Suzuki learns some useful asphalt lessons from Spain The Rally de Espana has proved extremely useful for the Suzuki World Rally Team, as it has learned several valuable lessons about driving on asphalt for the Rallye de France-Tour de Corse that...
Suzuki learns some useful asphalt lessons from Spain
The Rally de Espana has proved extremely useful for the Suzuki World Rally Team, as it has learned several valuable lessons about driving on asphalt for the Rallye de France-Tour de Corse that gets underway in less than a week's time. The final leg of the Spanish event took in six demanding asphalt stages today, which were as dirty as a gravel rally in places. In order to find the quickest lines through the corners, the cars always take deep cuts - and this pulls earth and stones right into the middle of the road. Despite these tricky conditions, which also carry a high risk of punctures, the Suzuki SX4 WRCs of Toni Gardemeister and P-G Andersson both arrived safely at the rally finish in Salou after 18 stages and 353 competitive kilometres.
Gardemeister was all set for a points-scoring result until he picked up a puncture at the end of day one, which caused him to lose more than two and a half minutes. He had a trouble-free run through days two and three, in which he concentrated on testing and development, to finish 13th overall despite another puncture on the final morning.
P-G Andersson also suffered a major setback early in the rally, when a pace note error on the second stage of Friday meant that he went off the road and slithered down a bank. The car was undamaged but the young Swede was unable to regain the stage. He re-started on Saturday under the super rally rules with a 25-minute penalty and also subsequently focussed on testing for the all-asphalt Rally de France.
Suzuki is now feeling confident for Corsica, renowned as the most fearsome asphalt event of them all. The SX4 WRC once more demonstrated perfect reliability over all three days of the Rally de Espana, as has been the case now for several months. This allowed both Gardemeister and Andersson plenty of time to experiment with differential and damper settings, which will be crucial on the bumpy asphalt of Corsica. As soon as the Spanish Rally finished, the Suzuki team packed up its trucks to head straight to the Mediterranean island. The rally begins with a ceremonial start in Ajaccio on Thursday.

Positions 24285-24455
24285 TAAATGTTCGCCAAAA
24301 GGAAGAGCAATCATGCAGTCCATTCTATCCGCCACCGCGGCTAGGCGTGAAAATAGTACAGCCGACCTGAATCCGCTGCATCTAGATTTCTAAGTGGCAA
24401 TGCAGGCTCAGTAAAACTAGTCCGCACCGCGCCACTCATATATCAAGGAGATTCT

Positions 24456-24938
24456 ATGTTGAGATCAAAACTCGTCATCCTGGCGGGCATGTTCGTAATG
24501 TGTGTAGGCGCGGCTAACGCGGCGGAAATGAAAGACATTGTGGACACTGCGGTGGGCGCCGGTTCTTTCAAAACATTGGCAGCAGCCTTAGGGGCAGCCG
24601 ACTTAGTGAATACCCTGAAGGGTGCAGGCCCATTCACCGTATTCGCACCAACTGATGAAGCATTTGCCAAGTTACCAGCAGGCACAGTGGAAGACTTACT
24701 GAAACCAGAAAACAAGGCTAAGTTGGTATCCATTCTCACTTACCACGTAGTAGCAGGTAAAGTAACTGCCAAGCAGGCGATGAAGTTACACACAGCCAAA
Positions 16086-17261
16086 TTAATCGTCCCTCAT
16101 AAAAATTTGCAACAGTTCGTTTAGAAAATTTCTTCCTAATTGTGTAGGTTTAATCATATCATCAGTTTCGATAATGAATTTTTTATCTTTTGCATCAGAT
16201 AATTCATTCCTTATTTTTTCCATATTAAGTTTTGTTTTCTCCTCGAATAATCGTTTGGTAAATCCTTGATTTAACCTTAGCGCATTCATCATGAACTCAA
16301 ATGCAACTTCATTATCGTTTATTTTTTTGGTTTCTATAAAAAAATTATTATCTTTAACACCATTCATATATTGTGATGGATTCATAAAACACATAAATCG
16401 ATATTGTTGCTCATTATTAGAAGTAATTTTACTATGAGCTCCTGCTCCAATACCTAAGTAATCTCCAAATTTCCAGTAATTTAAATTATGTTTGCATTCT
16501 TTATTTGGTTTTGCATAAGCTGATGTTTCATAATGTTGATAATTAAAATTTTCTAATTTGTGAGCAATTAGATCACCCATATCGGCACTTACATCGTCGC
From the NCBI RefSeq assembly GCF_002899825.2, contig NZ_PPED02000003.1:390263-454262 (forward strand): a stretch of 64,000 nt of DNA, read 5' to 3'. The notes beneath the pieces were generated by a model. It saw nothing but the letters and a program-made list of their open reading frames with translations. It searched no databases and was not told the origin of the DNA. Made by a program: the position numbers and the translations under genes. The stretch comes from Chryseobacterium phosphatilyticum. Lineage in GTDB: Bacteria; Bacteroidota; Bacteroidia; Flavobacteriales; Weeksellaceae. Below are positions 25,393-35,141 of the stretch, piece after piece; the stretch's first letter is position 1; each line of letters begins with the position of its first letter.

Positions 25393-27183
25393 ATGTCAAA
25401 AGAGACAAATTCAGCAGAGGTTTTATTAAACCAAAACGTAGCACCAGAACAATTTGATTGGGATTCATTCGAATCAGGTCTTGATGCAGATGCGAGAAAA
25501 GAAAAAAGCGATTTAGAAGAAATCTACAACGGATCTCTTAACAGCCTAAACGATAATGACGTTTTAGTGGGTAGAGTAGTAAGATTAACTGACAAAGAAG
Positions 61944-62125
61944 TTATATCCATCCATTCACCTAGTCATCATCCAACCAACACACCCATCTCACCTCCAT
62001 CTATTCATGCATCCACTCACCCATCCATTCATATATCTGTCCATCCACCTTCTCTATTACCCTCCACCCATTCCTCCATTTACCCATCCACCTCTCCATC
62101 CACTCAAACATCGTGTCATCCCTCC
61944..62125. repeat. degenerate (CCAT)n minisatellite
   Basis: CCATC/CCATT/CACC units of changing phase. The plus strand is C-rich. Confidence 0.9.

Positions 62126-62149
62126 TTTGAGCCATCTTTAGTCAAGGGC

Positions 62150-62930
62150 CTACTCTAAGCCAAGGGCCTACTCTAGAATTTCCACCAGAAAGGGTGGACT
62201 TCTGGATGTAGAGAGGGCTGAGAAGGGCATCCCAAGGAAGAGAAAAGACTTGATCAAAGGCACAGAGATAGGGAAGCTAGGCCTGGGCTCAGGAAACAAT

Car news - Suzuki SX4 WRC n.11 (Gardemeister), n.12 (Andersson):
Today both Suzuki SX4 WRC drivers concentrated on testing their cars on some of the dirtier roads used on the Spanish event, under cooler temperatures. This experience will be of direct relevance to Corsica, as the higher-altitude stages there tend to be cool and the roads are often bumpy and dirty. At the service park in Port Aventura, the drivers changed some settings for the re-run over the first loop of three stages. The final loop of stages proved to be extremely slippery, testing the traction and grip of the SX4 WRC on unstable asphalt surfaces. The team also focussed on adapting the range of Pirelli PZero control tyres to the SX4 WRC on dirty asphalt. Once more, both cars were perfectly reliable throughout the 93 competitive kilometres of Sunday, with Andersson making up several places relative to his start position on the final day.
Toni Gardemeister: "It's a shame that we picked up the puncture on the first day, otherwise I am sure that we could have got some good points here. This rally has been very useful for us though, as we have come away with a lot of vital information for Corsica. I'm also pleased with the level of reliability: we've had no mechanical problems from start to finish which is among the most important things on the World Rally Championship, as our double points finish on the last round in New Zealand showed. So I'm feeling quite confident as we head to Corsica; hopefully we can put all the potential we have shown on asphalt into practice there."
P-G Andersson: "I've been happy with the car in Spain, which makes my mistake on Friday all the more annoying as we had the chance to claim a good result. After that I put all my efforts into testing and development work for Corsica: we should be well-prepared now as we tried some stiffer damper settings this morning. Corsica is not a rally that I know well, but I'm looking forward to it a lot. I think the roads there will probably suit the SX4 WRC better than the roads here in Spain."
Shusuke Inagaki, Suzuki World Rally Team Director: "This was the first proper asphalt round of the season for us, as Monte Carlo and Germany are certainly not typical of most asphalt rallies. Despite the fact that Spain was one of the quickest and toughest rallies of the year, both cars were completely reliable, which is very encouraging. Most importantly of all, we have been able to continue the SX4 WRC's development on asphalt by taking on board several valuable lessons from this event. Now we hope to use them on the next round in Corsica, which will be another big challenge for all of us - especially coming so soon after Spain."